For all of us who aren't living in the city of Houston right now, it's difficult to imagine just how much damage Hurricane Harvey has really brought to the city after pouring down a bunch of rain over the past few weeks. And, while there are plenty of good people trying to do what they can to offer up flood relief donations and give time to help — kudos to those people — most of us don't feel the impact unless we're part of the devastation ourselves.
Well, for those of you who haven't been paying attention to what's going on in Houston, keeping up with just how bad it really is, these before-and-after photos of the city of Houston following the disastrous flood will help you better understand — because these are both terrifying, unreal and frightening.
If those pictures from various Twitter users weren't enough to make your heart sink, here's a time lapsed video from a YouTuber showing the impact that Harvey has had on Houston.
According to Yahoo! Finance, Hurricane Harvey is expected to "rank as one of the costliest natural disasters on record," with economists from the article estimating $30-40 billion worth of damage that Houston will have to overcome to rebuild itself.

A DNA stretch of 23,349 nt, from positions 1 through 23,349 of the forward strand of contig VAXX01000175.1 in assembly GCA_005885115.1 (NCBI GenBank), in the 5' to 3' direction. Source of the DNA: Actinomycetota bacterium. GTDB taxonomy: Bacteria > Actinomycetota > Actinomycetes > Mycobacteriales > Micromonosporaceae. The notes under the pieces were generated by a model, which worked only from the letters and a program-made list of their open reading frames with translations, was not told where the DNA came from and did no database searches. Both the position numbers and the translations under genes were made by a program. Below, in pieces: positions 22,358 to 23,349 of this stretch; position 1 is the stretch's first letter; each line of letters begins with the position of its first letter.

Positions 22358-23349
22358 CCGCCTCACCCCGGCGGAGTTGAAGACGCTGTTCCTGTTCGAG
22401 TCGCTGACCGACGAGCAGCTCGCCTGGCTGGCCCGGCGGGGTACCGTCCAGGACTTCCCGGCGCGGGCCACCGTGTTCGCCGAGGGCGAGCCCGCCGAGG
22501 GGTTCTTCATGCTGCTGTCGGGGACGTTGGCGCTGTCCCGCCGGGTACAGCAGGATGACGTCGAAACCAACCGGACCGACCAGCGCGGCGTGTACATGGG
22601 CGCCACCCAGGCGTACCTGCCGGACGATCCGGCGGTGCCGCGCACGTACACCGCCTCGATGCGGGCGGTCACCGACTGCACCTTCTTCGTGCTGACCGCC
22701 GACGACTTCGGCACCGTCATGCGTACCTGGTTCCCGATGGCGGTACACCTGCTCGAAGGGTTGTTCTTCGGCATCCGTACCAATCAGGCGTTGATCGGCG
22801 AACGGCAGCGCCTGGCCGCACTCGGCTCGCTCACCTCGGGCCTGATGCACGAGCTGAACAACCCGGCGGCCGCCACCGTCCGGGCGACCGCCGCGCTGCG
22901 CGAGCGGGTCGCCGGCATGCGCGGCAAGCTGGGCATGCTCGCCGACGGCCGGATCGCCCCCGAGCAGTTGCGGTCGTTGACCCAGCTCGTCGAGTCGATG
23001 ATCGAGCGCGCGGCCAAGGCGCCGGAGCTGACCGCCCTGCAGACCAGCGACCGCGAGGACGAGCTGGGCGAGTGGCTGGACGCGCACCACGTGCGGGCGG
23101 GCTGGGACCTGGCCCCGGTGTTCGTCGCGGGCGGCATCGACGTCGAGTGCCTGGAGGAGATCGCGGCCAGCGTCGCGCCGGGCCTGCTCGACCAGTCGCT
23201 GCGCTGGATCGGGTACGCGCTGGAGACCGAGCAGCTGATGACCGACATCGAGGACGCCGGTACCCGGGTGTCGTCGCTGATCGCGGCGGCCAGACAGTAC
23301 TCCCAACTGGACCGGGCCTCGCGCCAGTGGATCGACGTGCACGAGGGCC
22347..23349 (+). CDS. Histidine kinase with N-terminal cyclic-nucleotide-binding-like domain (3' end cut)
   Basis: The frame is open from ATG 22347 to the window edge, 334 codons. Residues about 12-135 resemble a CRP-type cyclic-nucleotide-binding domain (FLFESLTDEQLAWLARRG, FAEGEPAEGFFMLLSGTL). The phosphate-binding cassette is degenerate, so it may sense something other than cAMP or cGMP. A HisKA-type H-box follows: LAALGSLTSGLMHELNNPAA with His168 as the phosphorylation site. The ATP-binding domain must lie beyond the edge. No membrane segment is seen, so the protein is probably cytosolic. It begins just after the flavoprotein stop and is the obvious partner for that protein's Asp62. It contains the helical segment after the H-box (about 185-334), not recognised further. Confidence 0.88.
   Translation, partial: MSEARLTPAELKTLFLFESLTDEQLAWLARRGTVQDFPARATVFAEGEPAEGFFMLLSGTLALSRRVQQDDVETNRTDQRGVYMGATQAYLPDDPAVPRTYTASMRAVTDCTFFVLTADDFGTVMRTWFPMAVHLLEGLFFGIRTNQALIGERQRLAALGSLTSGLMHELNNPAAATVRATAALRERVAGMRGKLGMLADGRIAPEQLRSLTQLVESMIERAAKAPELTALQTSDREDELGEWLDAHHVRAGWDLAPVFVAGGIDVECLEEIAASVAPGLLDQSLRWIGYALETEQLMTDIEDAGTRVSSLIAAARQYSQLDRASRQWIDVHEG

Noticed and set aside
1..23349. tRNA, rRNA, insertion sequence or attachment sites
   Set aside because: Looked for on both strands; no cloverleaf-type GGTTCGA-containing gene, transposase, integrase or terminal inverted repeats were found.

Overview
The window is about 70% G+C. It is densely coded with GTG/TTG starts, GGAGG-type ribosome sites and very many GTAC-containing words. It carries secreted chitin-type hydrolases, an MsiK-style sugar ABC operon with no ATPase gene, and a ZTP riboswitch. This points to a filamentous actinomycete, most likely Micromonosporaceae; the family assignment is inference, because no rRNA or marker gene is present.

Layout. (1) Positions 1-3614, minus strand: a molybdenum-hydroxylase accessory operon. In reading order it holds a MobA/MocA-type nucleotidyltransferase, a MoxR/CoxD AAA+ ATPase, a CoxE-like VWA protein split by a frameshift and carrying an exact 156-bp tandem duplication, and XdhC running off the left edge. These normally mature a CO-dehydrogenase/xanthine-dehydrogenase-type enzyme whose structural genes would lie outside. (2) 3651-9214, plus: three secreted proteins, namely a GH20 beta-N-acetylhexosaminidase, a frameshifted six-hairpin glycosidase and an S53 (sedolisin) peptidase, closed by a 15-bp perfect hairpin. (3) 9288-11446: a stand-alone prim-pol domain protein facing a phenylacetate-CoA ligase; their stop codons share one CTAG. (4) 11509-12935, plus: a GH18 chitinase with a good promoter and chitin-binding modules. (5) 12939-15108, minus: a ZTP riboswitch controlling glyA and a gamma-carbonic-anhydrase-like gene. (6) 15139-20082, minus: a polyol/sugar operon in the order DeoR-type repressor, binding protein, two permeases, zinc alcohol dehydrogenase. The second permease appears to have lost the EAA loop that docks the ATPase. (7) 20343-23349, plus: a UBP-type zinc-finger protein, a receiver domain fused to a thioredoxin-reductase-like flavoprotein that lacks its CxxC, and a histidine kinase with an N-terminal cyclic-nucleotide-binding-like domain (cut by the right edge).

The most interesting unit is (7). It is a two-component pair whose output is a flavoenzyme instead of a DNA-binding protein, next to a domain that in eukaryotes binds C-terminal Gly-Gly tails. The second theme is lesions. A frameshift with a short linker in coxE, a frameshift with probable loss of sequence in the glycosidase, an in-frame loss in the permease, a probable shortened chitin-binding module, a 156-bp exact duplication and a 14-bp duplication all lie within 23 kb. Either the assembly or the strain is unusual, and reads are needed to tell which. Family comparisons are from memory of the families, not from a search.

For that reason, people are doing what they can to donate money and raise awareness for fundraising efforts, with the worst of it hitting in a hurry, as the Hurricane was downgraded to a tropical storm Saturday morning.
Still, the images above show just how dangerous and unrelenting Mother Nature can be, with The Weather Channel even reporting that some parts of Houston received more than 30 inches of rain since the start of the downpour, with experts believing that total rainfall accumulation could reach 50 inches when all is said and done.
For those who want to help the victims and lend some financial relief — and, really, after seeing the pictures above, who wouldn't want to — there are a number of organizations where you can show support, such as the American Red Cross, The Salvation Army, Heart to Heart International, among others.
Now is as good a time as any to lend a hand to our neighbors in Houston, who we offer our thoughts with as they try to overcome and rebuild.